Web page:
GONZALES — Brookstone developer America Homeland claims the Ascension Parish Planning Commission didn’t have the legal authority to deny the company’s proposed 86-home subdivision in Prairieville and the commissioners acted capriciously when they factored in drainage concerns from surrounding neighborhoods to justify the vote.
The development company, which has built several other subdivisions in the parish, including the big Keystone neighborhood in Galvez, made the claims earlier this month in an administrative appeal of the commission’s Feb. 10 denial of Brookstone’s preliminary plat.
Bringing to the fore a running debate over the extent of the commission’s power, America Homeland and its owner, Kevin Nguyen, wrote that denial of Brookstone’s preliminary plat “was wrong and arbitrary and capricious” based on existing case law and should be overturned.
Because of the decision, Nguyen added, individual commissioners also “are in direct danger of losing” their immunity from being sued individually.
No lawsuit has been filed over the case. Lester Kenyon, parish government spokesman, said Tuesday that a meeting date for the three-person Planning Commission Appeals Board has not yet been set. The rarely used body is appointed by the parish president. The Appeals Board has 40 days from the March 7 appeal to decide on the matter.
The Brookstone appeal was obtained Tuesday through a public records request. The lawyer and the engineer for America Homeland could not be reached for comment by deadline Wednesday.
The Planning Commission’s 3-1 denial happened just before a major change in membership on the seven-person commission amid a broader debate about whether the commission has the discretionary authority granted a legislative body to deny projects over off-site road and drainage problems.
Before the vote, the commissioners heard from residents in surrounding neighborhoods about chronic flooding since major subdivisions moved into the area off Parker Road and La. 929.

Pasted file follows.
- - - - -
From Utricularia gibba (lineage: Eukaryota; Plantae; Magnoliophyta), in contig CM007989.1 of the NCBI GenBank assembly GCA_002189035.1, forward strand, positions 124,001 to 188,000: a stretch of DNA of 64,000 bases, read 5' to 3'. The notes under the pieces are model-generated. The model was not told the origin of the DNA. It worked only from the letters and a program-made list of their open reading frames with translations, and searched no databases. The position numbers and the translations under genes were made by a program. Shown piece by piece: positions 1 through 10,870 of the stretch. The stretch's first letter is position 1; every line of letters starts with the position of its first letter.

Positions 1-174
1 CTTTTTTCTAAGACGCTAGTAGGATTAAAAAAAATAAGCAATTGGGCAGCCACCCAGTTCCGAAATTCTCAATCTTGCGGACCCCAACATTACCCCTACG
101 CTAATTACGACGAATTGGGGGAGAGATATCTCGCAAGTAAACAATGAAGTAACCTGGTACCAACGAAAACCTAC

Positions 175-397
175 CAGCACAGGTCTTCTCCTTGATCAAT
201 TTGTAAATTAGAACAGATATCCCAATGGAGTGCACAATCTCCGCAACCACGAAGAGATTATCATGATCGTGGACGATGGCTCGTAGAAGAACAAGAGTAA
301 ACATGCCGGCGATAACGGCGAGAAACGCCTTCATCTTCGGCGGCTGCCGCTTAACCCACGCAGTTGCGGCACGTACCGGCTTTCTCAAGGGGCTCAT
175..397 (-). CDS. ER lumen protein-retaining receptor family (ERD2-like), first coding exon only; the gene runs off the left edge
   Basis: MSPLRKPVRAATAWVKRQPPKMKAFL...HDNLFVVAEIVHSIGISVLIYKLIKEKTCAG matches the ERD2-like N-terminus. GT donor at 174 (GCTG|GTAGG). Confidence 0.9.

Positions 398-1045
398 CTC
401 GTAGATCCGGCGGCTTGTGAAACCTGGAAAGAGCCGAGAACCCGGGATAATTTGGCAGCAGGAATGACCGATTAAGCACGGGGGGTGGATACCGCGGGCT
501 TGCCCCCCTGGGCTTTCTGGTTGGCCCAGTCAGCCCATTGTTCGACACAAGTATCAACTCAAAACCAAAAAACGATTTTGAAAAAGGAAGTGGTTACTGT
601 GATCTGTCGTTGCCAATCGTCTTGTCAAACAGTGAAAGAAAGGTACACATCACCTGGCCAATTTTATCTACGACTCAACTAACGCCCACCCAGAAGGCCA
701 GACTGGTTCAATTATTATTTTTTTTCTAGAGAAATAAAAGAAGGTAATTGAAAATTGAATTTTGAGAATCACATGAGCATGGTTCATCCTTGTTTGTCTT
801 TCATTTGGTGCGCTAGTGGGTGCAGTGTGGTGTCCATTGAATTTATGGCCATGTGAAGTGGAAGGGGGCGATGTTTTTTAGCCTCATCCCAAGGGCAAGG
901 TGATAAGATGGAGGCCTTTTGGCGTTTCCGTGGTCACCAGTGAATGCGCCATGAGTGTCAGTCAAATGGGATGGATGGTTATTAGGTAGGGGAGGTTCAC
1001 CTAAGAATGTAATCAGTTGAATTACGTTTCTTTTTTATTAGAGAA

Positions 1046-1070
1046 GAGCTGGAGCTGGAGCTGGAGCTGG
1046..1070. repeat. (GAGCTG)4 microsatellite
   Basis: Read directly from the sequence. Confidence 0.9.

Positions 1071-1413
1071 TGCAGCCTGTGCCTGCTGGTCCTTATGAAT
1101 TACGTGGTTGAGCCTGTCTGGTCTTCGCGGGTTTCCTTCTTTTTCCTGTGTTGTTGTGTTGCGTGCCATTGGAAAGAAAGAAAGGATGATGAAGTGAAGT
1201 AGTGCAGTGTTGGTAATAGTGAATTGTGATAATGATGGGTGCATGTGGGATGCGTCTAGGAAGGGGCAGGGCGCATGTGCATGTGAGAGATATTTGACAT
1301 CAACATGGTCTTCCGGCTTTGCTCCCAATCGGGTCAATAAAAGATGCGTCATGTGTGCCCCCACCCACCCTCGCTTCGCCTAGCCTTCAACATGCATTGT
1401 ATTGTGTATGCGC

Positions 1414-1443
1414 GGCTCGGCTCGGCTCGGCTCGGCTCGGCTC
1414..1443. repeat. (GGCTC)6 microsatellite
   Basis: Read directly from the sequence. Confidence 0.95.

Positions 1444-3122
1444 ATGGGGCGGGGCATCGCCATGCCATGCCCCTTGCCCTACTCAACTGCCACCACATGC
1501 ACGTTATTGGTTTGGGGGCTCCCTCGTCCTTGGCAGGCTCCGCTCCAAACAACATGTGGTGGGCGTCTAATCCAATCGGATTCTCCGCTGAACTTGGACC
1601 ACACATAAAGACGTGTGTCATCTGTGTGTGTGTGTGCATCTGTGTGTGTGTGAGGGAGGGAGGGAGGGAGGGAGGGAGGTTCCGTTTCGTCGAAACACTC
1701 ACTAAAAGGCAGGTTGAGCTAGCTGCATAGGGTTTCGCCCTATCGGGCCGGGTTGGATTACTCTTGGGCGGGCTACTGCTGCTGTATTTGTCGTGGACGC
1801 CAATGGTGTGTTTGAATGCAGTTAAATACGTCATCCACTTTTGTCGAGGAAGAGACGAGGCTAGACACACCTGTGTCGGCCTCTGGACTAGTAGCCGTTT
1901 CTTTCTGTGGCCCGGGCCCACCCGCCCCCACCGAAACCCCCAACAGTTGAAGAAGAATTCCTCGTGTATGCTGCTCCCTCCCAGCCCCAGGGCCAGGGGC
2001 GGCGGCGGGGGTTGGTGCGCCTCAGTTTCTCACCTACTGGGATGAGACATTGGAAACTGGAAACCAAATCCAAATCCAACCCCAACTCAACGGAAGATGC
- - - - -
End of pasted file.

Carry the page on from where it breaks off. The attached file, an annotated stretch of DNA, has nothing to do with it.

Parish drainage engineers added then that they suspect drainage miscalculations with those old projects are the source of the problem and were urging those projects’ developers to find a solution with Nguyen.
The commissioners who voted to deny the Brookstone plat said then they did not want to exacerbate drainage problems in the area. Commission Chairman Matt Pryor, a lawyer and often a cautious voice on the commission’s ability to say “no,” said he was reluctantly voting to cast the third and final vote to deny, so Brookstone’s developer could help solve the drainage problems.
“So that the people who are there, who have a vested interest in their homes and the personal property that they’ve developed and where they want to live, can enjoy that and not worry about what more an increased to amount of water flowing off the property will do,” Pryor said at the time.
The vote in February marked a major shift for the commissioners as many were on their way out. Residents fighting various neighborhoods last year and this year and critics of the commission claimed the commission was failing to use its discretionary power even when the parish planning staff was recommending denials based on the parish’s master plan or other traffic or drainage shortcomings.
The parish is seeking a still pending legal opinion from the state Attorney General’s Office about the extent of the commissioners’ authority.
State law says approval of subdivision plats is a legislative function.
But Parish Attorney O’Neil Parenton Jr. told the Attorney General’s Office in a Jan. 26 letter requesting the opinion that parish legal advisers have told commissioners to exercise that power “cautiously” when projects comply with all parish rules. Otherwise, commissioners could face personal legal liability for their decisions.
Parenton wrote that recommended caution arises, in part, from a 1997 federal suit against the Ascension commission in which the judge found approval of preliminary plats is an administrative act, not a legislative one with broad discretion. Commissioners can deny preliminary plats, however, when projects don’t follow parish rules, the judge found. That commission had denied a proposed neighborhood known as The Bluffs.
Nguyen’s appeal points to the same body of case law, including the Ascension case, in claiming the commission doesn’t have the discretion when a project complies with parish rules.
For Brookstone, parish engineers initially withheld approval because a required drainage study had not been finished and because of continuing problems on surrounding properties.
But the afternoon of the meeting, parish engineers switched their finding, saying Brookstone had complied. Drainage Engineer Rhonda Braud said then that the parish was changing the depth of drainage analysis required at the preliminary plat stage and saving detailed work for later review.
In The Bluffs case from the 1990s, the federal court ended up finding those commissioners did retain some legal immunity and dismissed them from the suit because that developer failed to comply with parish regulations.